Some 50 years ago when this correspondent was barely a teenager, one of the lingering memories is of rolling power cuts in dark winter days and a seemingly endless litany of strikes that affected everything — buses, trains, coal mines, power stations. Anyone with a job, it seemed, was walking at picket line one time or another. My father, who was a postman, even did his time of being out because of an industrial action.
So it is with some turpitude that now, five decades on, the United Kingdom is once more at a juncture when its labour force seems deeply discontented, there is a chance of rolling power cuts this coming winter.
And back then, when Edward Heath was the Conservative leader and Prime Minister of the UK, there was a sense that British workers were somehow lazy, not as productive as they ought to be, and were swinging the lead when it came to making work fill the hours available.
Trains won’t be running on some days, a stop-start service that makes it difficult for rail companies to plan or for weary passengers to even think about buying a ticket. It’s the largest stoppage of trains in three decades...
Good lord, fast forward to August 2012, and one might be forgiven that the past half-decade has somehow been frozen in a time warp. It’s just been reported that Conservative leadership hopeful Liz Truss — barring something extraordinary, she will be elected by party members to replace Boris Johnson in Downing Street for 5 September — holds similar time-stamped opinions about British workers.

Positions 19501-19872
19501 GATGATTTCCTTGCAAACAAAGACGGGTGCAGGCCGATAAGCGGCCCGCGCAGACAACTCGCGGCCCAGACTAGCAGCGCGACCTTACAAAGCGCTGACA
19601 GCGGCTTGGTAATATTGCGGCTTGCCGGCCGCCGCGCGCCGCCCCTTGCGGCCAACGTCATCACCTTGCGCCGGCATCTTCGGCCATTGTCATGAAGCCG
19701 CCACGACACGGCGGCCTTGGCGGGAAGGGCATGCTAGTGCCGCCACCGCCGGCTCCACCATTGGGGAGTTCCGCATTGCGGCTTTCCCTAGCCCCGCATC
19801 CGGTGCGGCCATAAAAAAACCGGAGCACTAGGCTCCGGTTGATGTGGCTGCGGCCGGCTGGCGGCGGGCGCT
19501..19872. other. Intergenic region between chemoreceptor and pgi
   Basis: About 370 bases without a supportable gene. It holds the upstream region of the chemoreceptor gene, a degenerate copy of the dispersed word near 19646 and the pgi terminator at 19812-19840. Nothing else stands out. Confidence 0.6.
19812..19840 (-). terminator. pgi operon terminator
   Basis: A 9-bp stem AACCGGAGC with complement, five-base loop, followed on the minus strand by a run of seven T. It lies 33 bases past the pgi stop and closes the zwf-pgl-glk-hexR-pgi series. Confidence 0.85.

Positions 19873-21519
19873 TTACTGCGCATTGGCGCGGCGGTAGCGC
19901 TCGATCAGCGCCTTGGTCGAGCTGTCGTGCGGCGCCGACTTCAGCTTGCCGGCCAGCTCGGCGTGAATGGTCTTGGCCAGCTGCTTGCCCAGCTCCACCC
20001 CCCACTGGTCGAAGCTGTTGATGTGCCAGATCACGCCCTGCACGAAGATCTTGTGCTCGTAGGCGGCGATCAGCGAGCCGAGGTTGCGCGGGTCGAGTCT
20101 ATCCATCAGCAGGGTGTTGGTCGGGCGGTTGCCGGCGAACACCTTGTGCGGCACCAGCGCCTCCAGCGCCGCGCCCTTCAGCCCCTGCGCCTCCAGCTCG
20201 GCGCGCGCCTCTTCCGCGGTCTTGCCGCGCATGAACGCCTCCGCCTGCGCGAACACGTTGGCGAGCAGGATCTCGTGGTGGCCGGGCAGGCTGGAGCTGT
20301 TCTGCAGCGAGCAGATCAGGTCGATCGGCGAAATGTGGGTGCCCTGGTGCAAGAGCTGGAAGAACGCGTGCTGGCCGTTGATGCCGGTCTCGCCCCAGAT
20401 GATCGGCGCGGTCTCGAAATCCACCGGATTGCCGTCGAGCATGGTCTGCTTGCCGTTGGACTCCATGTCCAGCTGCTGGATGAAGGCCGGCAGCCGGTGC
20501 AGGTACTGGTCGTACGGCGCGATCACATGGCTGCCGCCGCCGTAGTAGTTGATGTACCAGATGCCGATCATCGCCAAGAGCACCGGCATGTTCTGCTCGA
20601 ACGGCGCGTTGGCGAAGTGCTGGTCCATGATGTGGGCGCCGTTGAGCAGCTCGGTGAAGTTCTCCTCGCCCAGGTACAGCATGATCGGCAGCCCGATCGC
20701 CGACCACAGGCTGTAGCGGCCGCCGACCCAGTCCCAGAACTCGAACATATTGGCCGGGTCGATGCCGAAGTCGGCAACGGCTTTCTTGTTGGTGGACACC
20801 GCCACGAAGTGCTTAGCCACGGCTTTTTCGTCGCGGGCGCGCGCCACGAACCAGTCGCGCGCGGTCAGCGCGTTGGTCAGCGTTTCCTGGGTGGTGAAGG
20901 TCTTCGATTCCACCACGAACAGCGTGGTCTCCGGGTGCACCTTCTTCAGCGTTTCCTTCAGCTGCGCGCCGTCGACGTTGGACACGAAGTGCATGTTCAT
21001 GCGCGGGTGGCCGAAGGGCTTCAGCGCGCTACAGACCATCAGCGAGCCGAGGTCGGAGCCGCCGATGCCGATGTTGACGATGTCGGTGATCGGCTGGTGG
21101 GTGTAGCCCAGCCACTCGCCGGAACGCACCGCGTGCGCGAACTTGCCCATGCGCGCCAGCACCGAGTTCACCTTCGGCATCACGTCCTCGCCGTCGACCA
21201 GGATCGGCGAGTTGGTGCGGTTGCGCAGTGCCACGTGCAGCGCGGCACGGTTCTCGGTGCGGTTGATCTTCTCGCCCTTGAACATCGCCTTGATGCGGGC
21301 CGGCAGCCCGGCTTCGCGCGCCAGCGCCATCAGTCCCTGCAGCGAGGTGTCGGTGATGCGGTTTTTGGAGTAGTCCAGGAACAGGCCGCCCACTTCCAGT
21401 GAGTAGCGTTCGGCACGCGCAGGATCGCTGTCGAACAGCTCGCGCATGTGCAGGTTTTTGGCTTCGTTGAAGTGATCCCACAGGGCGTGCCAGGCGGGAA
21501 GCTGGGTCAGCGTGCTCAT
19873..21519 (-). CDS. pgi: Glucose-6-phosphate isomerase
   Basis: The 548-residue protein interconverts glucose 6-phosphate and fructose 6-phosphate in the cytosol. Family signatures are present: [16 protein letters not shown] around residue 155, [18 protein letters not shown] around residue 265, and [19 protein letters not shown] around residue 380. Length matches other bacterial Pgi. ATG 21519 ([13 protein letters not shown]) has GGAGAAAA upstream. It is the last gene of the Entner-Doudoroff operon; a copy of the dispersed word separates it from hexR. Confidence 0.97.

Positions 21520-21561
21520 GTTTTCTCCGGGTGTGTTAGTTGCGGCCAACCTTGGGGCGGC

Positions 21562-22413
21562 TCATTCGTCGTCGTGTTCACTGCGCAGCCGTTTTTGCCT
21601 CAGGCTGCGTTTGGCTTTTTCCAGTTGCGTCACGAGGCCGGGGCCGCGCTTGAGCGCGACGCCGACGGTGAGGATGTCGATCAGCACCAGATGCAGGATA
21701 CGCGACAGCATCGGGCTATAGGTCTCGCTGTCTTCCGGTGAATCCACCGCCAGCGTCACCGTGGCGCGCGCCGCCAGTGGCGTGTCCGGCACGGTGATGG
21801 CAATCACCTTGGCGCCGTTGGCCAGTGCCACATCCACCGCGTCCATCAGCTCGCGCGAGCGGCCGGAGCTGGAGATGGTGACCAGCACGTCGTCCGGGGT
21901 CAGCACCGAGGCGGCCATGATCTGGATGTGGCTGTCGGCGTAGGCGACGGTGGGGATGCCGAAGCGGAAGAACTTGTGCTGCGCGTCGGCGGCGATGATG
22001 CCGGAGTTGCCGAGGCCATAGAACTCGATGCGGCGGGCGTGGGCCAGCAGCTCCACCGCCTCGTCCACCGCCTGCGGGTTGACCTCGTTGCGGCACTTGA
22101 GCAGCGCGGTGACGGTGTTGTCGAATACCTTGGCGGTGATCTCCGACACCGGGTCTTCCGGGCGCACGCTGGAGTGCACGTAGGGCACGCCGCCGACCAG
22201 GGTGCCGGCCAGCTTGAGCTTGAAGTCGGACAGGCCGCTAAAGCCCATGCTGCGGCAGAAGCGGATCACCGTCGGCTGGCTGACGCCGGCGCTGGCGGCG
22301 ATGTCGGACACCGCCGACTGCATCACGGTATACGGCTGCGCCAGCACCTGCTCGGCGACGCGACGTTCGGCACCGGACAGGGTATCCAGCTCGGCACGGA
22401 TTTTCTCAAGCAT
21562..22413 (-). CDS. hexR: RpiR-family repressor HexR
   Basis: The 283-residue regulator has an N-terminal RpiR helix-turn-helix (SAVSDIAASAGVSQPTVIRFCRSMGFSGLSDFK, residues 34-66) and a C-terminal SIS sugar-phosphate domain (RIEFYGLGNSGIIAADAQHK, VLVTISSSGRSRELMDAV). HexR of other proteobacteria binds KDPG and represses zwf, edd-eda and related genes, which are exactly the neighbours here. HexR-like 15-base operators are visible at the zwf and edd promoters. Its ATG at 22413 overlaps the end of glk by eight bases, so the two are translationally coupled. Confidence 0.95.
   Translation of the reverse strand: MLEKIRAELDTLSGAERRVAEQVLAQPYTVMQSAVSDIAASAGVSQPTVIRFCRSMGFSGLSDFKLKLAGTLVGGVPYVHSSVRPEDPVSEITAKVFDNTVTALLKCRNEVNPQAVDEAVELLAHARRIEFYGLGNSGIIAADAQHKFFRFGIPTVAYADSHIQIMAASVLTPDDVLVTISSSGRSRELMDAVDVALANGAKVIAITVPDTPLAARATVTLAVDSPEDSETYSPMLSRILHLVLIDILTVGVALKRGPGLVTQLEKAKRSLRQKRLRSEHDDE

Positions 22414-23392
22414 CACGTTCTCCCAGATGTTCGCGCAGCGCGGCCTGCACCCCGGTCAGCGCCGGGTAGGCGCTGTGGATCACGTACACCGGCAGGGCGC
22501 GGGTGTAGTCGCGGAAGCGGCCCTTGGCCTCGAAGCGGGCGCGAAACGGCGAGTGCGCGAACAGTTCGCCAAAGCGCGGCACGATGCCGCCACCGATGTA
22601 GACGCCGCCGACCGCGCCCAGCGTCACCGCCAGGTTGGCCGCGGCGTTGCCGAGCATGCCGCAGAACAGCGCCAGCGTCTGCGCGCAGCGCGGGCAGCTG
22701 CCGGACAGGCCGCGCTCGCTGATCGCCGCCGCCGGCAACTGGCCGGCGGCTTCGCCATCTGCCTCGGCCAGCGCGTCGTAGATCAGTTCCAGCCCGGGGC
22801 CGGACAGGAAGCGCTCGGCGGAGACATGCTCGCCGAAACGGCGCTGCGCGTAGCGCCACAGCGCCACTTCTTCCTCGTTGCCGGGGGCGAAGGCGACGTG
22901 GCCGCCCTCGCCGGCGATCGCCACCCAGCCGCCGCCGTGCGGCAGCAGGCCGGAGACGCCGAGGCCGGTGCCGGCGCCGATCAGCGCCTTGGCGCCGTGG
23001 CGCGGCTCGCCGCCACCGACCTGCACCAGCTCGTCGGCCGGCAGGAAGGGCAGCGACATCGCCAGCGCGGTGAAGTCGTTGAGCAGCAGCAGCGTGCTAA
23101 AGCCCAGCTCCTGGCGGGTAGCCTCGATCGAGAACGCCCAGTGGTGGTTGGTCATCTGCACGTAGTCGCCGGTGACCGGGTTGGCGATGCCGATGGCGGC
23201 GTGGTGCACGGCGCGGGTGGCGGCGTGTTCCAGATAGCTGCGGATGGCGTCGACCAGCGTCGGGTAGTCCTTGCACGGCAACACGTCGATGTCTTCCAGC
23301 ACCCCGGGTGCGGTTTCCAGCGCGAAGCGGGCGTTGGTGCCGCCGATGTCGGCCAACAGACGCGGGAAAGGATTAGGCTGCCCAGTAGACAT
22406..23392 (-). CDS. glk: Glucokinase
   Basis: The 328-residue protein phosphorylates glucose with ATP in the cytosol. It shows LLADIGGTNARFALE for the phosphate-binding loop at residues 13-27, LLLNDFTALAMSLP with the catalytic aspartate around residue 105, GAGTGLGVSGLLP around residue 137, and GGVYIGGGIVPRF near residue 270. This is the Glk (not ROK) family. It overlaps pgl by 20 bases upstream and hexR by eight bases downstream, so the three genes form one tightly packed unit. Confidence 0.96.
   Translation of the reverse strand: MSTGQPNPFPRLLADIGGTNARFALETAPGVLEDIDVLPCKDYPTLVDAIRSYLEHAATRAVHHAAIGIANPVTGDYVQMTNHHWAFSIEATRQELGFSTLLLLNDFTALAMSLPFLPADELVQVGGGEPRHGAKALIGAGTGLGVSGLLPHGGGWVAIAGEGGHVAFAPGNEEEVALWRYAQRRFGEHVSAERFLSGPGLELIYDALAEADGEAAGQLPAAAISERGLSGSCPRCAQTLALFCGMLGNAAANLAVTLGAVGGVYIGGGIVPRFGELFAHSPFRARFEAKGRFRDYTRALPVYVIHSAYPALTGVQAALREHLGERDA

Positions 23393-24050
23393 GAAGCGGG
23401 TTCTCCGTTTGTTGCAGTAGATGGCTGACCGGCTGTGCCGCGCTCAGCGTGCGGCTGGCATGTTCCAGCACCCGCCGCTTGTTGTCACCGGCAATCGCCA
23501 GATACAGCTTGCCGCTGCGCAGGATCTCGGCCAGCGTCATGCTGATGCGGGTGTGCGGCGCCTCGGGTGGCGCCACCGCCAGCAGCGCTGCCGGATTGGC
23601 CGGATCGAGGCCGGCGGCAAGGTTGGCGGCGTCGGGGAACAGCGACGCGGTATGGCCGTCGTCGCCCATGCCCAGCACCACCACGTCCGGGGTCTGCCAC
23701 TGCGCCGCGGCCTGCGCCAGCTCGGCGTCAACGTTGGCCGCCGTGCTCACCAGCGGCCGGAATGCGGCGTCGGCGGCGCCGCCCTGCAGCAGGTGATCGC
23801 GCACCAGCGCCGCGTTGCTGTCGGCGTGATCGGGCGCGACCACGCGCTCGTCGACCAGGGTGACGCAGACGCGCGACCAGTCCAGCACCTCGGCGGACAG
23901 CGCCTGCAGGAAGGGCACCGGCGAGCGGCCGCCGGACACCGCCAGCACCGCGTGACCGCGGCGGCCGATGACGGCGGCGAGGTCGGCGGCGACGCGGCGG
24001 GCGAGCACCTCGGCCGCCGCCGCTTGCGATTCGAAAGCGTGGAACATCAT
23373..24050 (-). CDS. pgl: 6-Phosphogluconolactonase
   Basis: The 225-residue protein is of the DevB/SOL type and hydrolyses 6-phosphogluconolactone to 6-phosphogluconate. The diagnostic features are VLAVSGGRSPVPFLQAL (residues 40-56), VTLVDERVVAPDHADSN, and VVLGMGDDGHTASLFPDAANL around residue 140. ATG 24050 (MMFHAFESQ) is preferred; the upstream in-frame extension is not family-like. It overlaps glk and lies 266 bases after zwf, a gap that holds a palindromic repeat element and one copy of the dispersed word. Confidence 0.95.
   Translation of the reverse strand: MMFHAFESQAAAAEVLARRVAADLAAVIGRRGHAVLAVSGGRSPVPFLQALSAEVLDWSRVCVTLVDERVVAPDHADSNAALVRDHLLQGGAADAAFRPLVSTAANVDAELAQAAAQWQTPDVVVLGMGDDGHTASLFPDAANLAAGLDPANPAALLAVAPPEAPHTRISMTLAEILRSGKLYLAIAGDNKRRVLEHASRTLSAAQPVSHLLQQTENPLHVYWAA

The foreign secretary is now sidestepping questions on whether she thinks Britons don’t work hard enough.
Published reports last week detailed a recording where she said UK workers need “more graft”. When pushed by journalists, instead of clarifying comments she had made a number of years ago, she elected to talk about her plans to create a “high wage” economy if she is handed the keys to Downing Street.
Labour — and just about most workers who are hard-pressed now to make ends meet — have called her remarks “disgusting” and deeply offensive.
The timing of the tempest could hardly be worse when it comes to optics for the government in Whitehall.
Data released earlier this week from the Office for National Statistics says that inflation hit 10.1 per cent over the most recent three-month period — a level not felt by British workers since Edward Heath was in power.
In the words of Yogi Berra, the legendary baseball manager of the New York Yankees, “it’s deja vu all over again.” According to the government’s own estimates, inflation is expected to hit and exceed 13 per cent — driven by a combination of a low pound, Brexit, labour shortages, supply chain issues, rising electricity and gas prices, and diesel and petrol prices through the roof as a result of fallout from the events unfolding in Ukraine for almost the past six months.
The government’s own price cap for electricity and gas to heat and light homes in the UK will hit almost £2,000 in October — and then hit £3,300 in January. Published reports say that 45 million people — or two households out of three — face “fuel poverty”, which is defined as being unable to pay their energy bills.